Recently, I wrote an article regarding how sugar affects our mental health, and I was taken aback by what I found. Apparently, excessive sugar consumption is not only adverse for our waistlines but also for our mood. Sugar has a direct repercussion on our mental health; it is known to worsen anxiety attacks and clinical depression. It seemed that it's high time I cut down on sugar. 

This article served as a wake-up call for me because I have faced severe anxiety before, especially during exam season, and sugar has acted as my comfort food at all times.  It seemed next to impossible to give up on my daily dose of cookies and chocolates, especially when stress was at an all-time high. 

First Week Was A Bummer

Sonal Chanana

Our brain perceives sugar as a reward. The more sugar we consume, the better we feel, and the benchmark to attain the reward keeps getting higher. Eventually, we tend to consume a high amount of sugar to get the reward. Almost like a drug, sugar is addictive

My first week was a tad disappointing because my taste buds are so accustomed to sugar that I couldn't stop craving it after every meal. I tried replacing sugar with honey and jaggery but they couldn't match up. My body was desperately demanding sugar, and truthfully, I did give in a few times. Overall, I'd say I didn't do half bad because I was able to survive without sugar for 4 days in a week. 

My body felt confused due to the reduced sugar consumption, and I couldn't see a considerable alteration in my mood. I did feel lighter from the inside, maybe due to the consumption of lesser number of calories. 

The Second Week Was A Revelation

chocolate, whipped cream, cream, ice, ice cream, sauce, strawberry, banana, crepe, Dessert
Natalie Marshall

I pulled through the first week trying not to binge on the numerous sugar-rich foods waiting for me in the refrigerator. I started reading food labels to check the amount of sugar in each item. I felt like I was going insane.

Surprisingly, in the second week, things started falling into place. I began to crave sugar less and less each passing day. Maybe it's because my body became habitual to consuming less sugar, so, anytime I would take a bite of food with excess sugar, my body resisted it! I could never, in my wildest dreams, imagine that my body would ever refuse sugar. 

Coming to my mental health, I could definitely see a change in my anxiety level. I was able to overcome my dependence on sugar to cope up with anxiety. I started looking for alternate coping mechanisms like physical exercise, journaling, and calling up friends. Not to say that it all went perfectly smooth but I was able to notice a difference in my mood; I was less irritable and anxious. 

Third Week I Relapsed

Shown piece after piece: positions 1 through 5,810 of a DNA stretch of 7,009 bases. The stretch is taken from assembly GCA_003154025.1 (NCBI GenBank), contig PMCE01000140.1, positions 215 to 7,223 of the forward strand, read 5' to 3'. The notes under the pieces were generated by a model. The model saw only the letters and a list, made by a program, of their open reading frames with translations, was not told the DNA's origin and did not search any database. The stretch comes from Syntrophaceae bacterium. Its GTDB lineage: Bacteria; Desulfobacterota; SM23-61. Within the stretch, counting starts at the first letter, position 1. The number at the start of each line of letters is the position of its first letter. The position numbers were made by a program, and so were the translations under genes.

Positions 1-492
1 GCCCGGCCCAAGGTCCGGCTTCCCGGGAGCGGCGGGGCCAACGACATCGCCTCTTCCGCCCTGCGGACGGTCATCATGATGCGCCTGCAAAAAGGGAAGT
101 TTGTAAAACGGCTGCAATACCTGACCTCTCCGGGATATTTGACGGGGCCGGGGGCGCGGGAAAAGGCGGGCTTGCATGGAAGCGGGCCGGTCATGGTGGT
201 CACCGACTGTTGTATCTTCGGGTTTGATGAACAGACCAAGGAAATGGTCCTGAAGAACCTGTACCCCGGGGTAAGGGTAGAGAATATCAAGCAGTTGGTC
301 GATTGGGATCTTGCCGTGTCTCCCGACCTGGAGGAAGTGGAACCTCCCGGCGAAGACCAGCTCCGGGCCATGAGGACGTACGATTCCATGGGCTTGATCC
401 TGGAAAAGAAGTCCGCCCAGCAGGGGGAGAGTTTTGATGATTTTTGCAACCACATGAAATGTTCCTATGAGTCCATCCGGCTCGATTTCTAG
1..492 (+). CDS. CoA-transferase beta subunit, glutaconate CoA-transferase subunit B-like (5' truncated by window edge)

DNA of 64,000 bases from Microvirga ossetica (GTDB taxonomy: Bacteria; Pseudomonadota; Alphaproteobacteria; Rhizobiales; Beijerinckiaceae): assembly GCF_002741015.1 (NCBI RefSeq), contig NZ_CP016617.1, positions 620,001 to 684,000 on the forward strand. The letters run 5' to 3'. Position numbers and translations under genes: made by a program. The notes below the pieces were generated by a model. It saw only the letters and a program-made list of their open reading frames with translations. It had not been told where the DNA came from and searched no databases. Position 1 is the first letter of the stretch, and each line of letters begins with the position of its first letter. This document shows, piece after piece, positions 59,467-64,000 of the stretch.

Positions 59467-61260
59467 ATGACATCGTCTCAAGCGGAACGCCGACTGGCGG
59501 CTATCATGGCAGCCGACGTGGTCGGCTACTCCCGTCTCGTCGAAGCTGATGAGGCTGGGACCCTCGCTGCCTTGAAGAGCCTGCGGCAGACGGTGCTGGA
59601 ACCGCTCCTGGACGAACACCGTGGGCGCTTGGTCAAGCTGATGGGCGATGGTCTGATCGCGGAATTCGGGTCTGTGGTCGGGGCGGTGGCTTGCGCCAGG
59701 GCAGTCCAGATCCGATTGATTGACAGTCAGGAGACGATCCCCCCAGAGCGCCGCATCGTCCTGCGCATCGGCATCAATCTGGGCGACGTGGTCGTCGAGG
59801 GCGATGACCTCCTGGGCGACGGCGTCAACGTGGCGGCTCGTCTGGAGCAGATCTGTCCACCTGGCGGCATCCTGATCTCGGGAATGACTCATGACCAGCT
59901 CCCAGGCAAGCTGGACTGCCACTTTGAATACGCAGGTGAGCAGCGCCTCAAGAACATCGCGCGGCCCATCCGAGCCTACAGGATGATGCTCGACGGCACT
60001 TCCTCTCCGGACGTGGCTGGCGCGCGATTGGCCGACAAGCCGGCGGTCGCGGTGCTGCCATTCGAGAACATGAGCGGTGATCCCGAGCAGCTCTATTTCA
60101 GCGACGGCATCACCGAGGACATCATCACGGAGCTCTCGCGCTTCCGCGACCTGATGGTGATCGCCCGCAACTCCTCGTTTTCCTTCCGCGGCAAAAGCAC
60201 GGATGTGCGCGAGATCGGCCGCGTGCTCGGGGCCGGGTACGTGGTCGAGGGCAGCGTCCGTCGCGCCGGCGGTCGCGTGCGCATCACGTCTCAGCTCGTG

chocolate, Dessert, sweet, candy
Rachael Marks

Just when you feel things are going okay, life begins to test you. I felt that I have moved away from my unhealthy coping mechanism of eating sugar as a form of comfort food, but boy, was I wrong. It doesn't work that way, and changing a coping mechanism requires a ton of practice and patience. 

I experienced overwhelming anxiety in the third week due to work pressure, and I was back to the drawing board. I had to re-plan my meals according to my appetite since it tends to increase during stress. The first few days I felt stressed but later I decided to pace myself, which certainly had an impact on my anxiety, and I coupled it with consuming high protein and low sugar. #ProTip: this works!

The Final Week Was Satisfying

vegetable, pepper, tomato, salad, garlic, broccoli, onion, Herbs, basil, strawberries, blueberries, peppers, brocoli, lemons, apples, avocados, quinoa
Josi Miller

The last week was easier than the first 3 because, through this tumultuous journey, I ended up discovering what works for my physical and mental health. Consuming sugar constantly as a form of coping led to an enormous increase in weight, and higher anxiety levels. When I cut down, I could feel that my mental health was in a better shape, and so was my body.

I, also, chanced upon the realization that if I eat more filling foods, I'd not want to consume as much sugar. Cutting down on sugar, for me, did not mean eliminating is totally, but managing the amount I consume. 

porridge, oatmeal, cereal, sweet, milk, oatmeal cereal, muesli, banana
Caroline Mackey

I was inspired by an article I read about the benefits of eating oats everyday for breakfast, and I decided to incorporate the same in the daily routine. Oats are extremely fibrous and filling at the same time. Eating them with fruits is an added bonus. I have them everyday now and they keep me full till lunch, thus, I end up consuming less sugar than usual. I do add a tablespoon to my bowl of oats, though. 

Similarly, I started replacing my meals to include healthier, more nutritious options, and that had a direct impact on my sugar consumption. Eating salads, stir-fried veggies, apple cider vinegar, whole wheat bread or pasta, green tea, are all wonderful options if you wish to be more mindful of what you're consuming.

I'd say cutting down on sugar for a month was absolutely worth it. My body feels healthier, and my mind is definitely more at peace. I'm going to continue with this new regime and I hope you try to manage your sugar consumption to see the results for yourself.